From sports to space


Harsha Bhogle narrates the story of Indian space programme’s unbelievable journey in Mission ISRO, a Spotify authentic podcast

There is one thing nice about Harsha Bhogle. Most followers of Indian cricket would agree to this. His bespectacled face, typically discovered with a smile, exudes a boyish allure. His presence evokes exuberance — it most likely explains his success as a motivational speaker. But it’s his voice — a glittering reward that he has well-burnished — that endears probably the most. It is, undoubtedly, the star of Mission ISRO, a Spotify authentic podcast that recounts the extraordinary story of the Indian space programme.

But the podcast doesn’t start with Harsha’s voice. It begins with this whistle-worthy dialogue:

Upar se Bharat kaisa dikta hain aapko? [How does India look from above?]” Prime Minister Indira Gandhi asks Squadron Leader Rakesh Sharma.

Sqdn Ldr Sharma, the primary individual from this nation to be in outer space, replies, quoting poet Sir Muhammad Iqbal, “Saare jahaan se achcha! [Better than the whole world!]”.

This second from 1984 is taken into account seminal in Indian space historical past. The story, in actual fact, begins a lot earlier. The seed for the space programme, we be taught from Harsha, was sown earlier than India was born. The first episode tracks the tales of two males who planted it: Vikram Sarabhai and Homi Bhabha.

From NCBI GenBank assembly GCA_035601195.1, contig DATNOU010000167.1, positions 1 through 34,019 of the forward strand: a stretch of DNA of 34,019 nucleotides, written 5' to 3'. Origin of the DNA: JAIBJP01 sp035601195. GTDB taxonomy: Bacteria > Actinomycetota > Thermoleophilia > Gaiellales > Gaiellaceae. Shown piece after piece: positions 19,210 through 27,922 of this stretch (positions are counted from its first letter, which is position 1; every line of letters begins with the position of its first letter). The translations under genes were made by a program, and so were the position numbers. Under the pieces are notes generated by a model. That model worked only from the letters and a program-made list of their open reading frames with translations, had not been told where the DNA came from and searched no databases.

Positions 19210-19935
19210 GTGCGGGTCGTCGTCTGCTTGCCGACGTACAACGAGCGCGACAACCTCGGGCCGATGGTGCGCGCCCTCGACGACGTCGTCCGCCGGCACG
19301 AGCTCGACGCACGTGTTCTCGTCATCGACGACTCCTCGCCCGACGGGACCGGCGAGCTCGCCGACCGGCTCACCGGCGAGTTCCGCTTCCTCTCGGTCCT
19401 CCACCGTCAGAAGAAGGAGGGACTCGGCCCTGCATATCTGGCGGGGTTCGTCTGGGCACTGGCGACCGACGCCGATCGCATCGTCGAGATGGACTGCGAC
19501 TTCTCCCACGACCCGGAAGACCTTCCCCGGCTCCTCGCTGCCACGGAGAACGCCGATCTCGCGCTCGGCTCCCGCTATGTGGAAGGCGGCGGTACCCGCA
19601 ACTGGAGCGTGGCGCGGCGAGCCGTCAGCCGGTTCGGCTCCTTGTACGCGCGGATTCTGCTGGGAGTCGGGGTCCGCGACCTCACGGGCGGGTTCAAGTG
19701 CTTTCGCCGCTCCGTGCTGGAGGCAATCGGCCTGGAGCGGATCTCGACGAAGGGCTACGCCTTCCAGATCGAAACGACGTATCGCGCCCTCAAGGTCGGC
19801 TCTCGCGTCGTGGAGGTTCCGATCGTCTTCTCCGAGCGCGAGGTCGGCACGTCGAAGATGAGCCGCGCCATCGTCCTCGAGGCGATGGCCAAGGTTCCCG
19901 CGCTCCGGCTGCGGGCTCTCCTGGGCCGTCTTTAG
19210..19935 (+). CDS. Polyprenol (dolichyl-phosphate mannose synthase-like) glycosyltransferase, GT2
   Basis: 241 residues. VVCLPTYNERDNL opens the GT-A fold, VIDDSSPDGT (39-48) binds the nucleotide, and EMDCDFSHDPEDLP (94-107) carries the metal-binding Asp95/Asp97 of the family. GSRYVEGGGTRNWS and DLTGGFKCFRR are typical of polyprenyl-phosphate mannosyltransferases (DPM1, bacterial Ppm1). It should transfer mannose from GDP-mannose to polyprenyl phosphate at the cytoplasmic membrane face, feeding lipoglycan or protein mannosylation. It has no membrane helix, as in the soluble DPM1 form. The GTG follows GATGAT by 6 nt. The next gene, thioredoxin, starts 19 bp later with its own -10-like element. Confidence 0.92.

“Names like Bhabha and Sarabhai, and later [Satish] Dhawan, were heroes when we were young,” says Harsha. Growing up in Osmania University, Hyderabad (each his mother and father have been professors) maybe explains his admiration for achievers in science.

He, nevertheless, admits he isn’t a space geek. “I was aware of what was happening around the world. I used to read about Gagarin, Sputnik, Apollo 11, Armstrong, Aldrin, and Collins. So, Rakesh Sharma’s space mission was a wow moment.”

It isn’t just his love for science that made him join Mission ISRO; it’s his fondness to work in an audio-only medium. Harsha’s voice was acquainted earlier than his face. He was a star radio commentator (with stints within the Australian Broadcasting Corporation and British Broadcasting Corporation amongst others) earlier than coming into tv.

“[A podcast] is intimate. It is sort of a good friend telling you a narrative (at the least I hope we’ve got managed to obtain that with Mission ISRO). Remember we’ve got that custom in India and I hope this continues that. I like the heat of an audio-only medium. It would not have particular results to depend on and should depend upon the story being properly written and properly instructed. It is barely tougher however simply as satisfying.”

He reminisces concerning the early days of his profession in AIR Yuvavani studio. “I love being in recording studios. Playing around with your voice, seeing other people do it. The early announcers on air were fantastic and we travelled the world through their voices. It has always held a fascination for me. And, I don’t distract people with my face.”

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